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Ag Bills Making Progress in General Assembly

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Ag Bills Making Progress in General Assembly

Bob Kraft

With the current session of the Indiana General Assembly not even at the half way mark, several key pieces of farm legislation have already seen action. Indiana Farm Bureau’s top priority for this session was passage of a bill to stop implementation of a new soil productivity formula for farmland tax assessment. That passed the House Monday afternoon after passing the Senate earlier in the session.  Farm Bureau’s Bob Kraft says quick action by lawmakers will avoid the new rate from going into affect on March 1,”The bill does not have to go back to the Senate, so it will be on the Governor’s desk by Friday; and I fully expect him to sign it before March 1 when the new rate would take effect.” The bill delays for 1 year the implementation of a new rate and requires the state, along with Purdue University, to study new formula alternatives.  By the time the bill passed the House, it had over 66 sponsors.

 

Another bill moving in the General Assembly is SB 373 which will make it illegal to record an agricultural or industrial operation without the operator’s consent. The bill was amended by committee and is now before the Senate. Kraft says the measure is designed to protect the private property rights of farmers, not to hide wrongdoing, “The basic underlying principle of the bill is that private property is private and what goes on there should pretty much stay private. This is in no way a defense of mistreating animals or criminal misconduct; we don’t condone that.”  During a hearing before the Senate Corrections & Criminal Law Committee, amendments were suggested that would allow for notification to local law enforcement or the Indiana Board of Animal Health. Kraft said Indiana Farm Bureau would support those measures.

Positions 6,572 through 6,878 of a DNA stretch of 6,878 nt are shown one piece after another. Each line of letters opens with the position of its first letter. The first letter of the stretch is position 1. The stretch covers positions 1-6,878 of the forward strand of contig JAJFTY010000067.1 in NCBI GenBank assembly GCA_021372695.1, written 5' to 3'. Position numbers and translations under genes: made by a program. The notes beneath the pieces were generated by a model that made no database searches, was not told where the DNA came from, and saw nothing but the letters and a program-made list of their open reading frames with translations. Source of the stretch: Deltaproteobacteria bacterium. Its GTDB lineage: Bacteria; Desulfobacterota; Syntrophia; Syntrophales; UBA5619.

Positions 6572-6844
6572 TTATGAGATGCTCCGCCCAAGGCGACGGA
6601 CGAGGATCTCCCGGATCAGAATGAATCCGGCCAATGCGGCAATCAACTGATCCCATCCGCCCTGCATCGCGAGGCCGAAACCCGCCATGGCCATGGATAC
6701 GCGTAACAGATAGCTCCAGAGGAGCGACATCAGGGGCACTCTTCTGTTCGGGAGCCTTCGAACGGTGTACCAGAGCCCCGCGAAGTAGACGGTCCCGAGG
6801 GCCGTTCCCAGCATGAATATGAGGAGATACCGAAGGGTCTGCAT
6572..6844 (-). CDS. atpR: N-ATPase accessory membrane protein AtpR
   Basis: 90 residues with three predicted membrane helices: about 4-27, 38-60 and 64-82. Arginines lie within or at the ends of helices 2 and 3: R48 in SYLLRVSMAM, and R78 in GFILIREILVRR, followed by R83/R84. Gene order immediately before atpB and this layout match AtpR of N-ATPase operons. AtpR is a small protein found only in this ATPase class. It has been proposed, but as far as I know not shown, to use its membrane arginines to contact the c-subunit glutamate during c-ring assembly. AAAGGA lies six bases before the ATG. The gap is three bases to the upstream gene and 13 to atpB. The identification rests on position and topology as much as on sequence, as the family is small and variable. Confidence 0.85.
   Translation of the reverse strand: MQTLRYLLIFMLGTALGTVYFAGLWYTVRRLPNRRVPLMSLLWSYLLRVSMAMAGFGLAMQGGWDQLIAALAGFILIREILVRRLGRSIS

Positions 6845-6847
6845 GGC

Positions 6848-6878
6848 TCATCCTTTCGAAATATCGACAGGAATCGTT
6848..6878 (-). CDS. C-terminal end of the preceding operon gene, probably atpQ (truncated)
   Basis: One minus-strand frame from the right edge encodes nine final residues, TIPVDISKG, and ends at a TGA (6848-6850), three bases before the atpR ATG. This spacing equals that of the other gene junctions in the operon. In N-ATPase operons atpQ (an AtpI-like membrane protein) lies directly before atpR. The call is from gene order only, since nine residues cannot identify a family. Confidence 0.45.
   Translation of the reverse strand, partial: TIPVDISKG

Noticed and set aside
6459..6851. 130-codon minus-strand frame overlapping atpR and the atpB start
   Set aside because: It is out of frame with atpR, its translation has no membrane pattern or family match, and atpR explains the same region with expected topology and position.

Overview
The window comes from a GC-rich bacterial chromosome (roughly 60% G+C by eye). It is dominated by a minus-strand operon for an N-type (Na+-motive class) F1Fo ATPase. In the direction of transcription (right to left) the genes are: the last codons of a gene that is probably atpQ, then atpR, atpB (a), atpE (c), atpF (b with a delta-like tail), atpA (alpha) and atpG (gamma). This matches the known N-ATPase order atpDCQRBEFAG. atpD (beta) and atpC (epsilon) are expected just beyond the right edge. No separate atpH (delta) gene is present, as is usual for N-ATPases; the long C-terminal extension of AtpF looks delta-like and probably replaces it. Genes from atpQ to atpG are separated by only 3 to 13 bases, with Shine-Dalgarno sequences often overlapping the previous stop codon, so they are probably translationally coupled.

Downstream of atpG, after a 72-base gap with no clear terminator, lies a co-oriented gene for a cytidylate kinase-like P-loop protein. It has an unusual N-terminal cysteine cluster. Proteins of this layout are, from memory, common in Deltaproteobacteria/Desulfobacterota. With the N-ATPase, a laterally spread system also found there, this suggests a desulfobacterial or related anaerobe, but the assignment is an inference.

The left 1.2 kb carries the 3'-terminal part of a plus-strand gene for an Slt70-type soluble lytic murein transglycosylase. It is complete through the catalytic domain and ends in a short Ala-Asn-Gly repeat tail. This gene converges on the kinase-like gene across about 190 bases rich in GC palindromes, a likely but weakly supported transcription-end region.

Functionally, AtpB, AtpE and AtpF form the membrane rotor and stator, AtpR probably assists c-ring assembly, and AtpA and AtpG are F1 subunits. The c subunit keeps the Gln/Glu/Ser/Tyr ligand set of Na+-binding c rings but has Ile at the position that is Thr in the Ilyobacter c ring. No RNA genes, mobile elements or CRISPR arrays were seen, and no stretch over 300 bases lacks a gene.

The bill is sponsored by Sen. Travis Holdman (R-Markle) and has the support of Farm Bureau and several Indiana livestock groups. Kraft says these undercover videos are not produced by the media but are one-sided accusations by groups who oppose livestock production, “These videos can be manipulated and maneuvered to be used very effectively to advocate an agenda based on a false representation.”

 

The committee also discussed protecting an individual who transferred a recording to a media outlet. It is expected that an effort will be made to amend the bill on second reading. The bill is opposed by the HSUS and the Sierra Club. Kraft said, if the bill is weakened too much during floor debate, IFB would withdraw its support and try again next year.

 

Another tax bill that Indiana Farm Bureau is watching was introduced by Rep. Eric Turner (R-Cicero). HB 1546, makes a number of technical changes to various state taxes including the commercial vehicle excise tax (CVET). It makes permanent the registration of commercial trucks in fleets of 25 or more. Farm Bureau tax specialist Katrina Hall expressed concerns that because CVET has a revenue guarantee for local governments, any changes to the fees paid by fleets of trucks would make CVET paid by farmers higher. She was assured that the bill did not change any registration fees, but Indiana Farm Bureau will be watching this bill closely and urges members to remind legislators how high the CVET paid by farmers are already.